High performance of first-lien mortgages and declining foreclosure activity spelled a healthy servicing market for the first quarter of 2016 and a decreasing need for new loss-mitigation actions, according to the Office of the Comptroller of the Currency’s newest quarterly report on mortgages. The report showed that 95 percent of mortgages at the seven largest banks were current and performing at the end of Q1, up from just over 94 percent a year earlier.
Banks serviced approximately 21 million first-lien mortgage loans with 3 point 6 trillion dollars in unpaid principal balances, which was 38 percent of all first-lien residential mortgage debt outstanding. The OCC also showed that foreclosure activity declined 7 percent from Q4 of 2015 and 29 percent from a year ago; there were almost 59 thousand new foreclosures during the Q1 of 2016 than Q1 of 2015. Home forfeiture actions also decreased 19 percent from a year earlier to about 38 thousand.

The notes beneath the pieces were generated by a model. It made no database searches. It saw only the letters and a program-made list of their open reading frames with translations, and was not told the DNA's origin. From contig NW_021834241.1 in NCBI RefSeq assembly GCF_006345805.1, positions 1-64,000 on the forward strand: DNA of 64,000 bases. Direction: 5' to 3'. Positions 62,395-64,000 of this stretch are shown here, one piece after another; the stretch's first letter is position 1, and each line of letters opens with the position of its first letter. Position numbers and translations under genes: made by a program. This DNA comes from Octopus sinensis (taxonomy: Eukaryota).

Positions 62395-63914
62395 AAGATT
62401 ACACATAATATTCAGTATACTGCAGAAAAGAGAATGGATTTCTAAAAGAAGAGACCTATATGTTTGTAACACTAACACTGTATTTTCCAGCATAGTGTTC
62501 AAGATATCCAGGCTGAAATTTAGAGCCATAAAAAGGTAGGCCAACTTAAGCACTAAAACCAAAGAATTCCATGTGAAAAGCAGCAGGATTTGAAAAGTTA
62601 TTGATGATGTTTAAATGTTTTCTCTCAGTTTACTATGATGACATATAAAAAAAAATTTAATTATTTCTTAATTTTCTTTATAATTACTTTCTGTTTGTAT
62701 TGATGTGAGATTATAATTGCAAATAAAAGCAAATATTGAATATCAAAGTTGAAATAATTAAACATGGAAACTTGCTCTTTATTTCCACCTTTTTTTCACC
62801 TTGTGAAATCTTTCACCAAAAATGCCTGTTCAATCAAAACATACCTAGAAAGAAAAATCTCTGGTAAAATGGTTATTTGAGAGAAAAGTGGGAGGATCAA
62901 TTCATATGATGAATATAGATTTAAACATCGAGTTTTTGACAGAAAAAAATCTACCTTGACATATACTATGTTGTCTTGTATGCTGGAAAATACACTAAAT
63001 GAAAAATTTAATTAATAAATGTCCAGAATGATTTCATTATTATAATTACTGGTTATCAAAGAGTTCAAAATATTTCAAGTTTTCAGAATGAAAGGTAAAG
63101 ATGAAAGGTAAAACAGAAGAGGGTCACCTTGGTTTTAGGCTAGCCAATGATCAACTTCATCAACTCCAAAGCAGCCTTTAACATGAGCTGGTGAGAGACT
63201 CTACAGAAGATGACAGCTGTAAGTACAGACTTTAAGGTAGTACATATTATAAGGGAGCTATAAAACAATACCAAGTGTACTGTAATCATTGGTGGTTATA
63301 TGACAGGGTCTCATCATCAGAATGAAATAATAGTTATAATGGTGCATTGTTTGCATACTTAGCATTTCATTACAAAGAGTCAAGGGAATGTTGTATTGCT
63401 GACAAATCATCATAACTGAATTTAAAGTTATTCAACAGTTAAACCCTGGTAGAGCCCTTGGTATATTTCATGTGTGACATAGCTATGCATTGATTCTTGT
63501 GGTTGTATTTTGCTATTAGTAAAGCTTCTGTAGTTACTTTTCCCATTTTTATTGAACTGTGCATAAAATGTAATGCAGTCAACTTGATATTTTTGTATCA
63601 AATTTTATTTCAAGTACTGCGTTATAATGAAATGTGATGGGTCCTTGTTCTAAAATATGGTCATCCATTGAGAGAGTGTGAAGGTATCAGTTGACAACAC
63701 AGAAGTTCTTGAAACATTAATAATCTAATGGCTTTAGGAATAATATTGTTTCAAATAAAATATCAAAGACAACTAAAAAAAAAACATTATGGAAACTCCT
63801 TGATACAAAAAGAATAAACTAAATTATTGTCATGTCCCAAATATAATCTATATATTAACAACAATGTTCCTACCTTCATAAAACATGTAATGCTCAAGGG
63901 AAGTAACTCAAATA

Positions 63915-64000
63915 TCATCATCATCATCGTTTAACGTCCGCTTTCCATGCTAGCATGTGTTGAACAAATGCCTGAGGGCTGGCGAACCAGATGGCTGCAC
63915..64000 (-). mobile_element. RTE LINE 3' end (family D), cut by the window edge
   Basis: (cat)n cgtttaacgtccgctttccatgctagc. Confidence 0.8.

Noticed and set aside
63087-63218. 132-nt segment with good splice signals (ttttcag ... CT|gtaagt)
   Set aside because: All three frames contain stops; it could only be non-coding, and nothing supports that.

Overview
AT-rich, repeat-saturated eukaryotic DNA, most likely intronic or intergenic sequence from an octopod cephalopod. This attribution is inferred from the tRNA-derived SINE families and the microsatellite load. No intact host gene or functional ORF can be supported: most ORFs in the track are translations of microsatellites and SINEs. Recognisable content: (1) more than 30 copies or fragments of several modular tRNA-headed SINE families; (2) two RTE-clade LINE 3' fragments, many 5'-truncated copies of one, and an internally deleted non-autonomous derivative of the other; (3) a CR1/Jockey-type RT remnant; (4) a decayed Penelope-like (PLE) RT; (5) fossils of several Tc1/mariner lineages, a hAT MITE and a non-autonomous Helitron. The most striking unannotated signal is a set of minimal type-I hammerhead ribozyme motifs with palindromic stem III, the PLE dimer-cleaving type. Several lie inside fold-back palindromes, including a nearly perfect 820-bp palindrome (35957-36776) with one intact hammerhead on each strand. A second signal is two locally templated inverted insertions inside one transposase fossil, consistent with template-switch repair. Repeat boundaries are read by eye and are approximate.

Risk of default among mortgage borrowers is on the rise, especially on loans being written right now, according to data from University Financial Associates. UFA’s latest default risk index for Q2, which measures the risk of default on newly originated prime and nonprime mortgages, ended at 112, up from Q1’s 109. The report stated that under current economic conditions, investors and lenders should expect defaults on loans currently being originated to be 12 percent higher than the average of similar loans originated in the 1990s.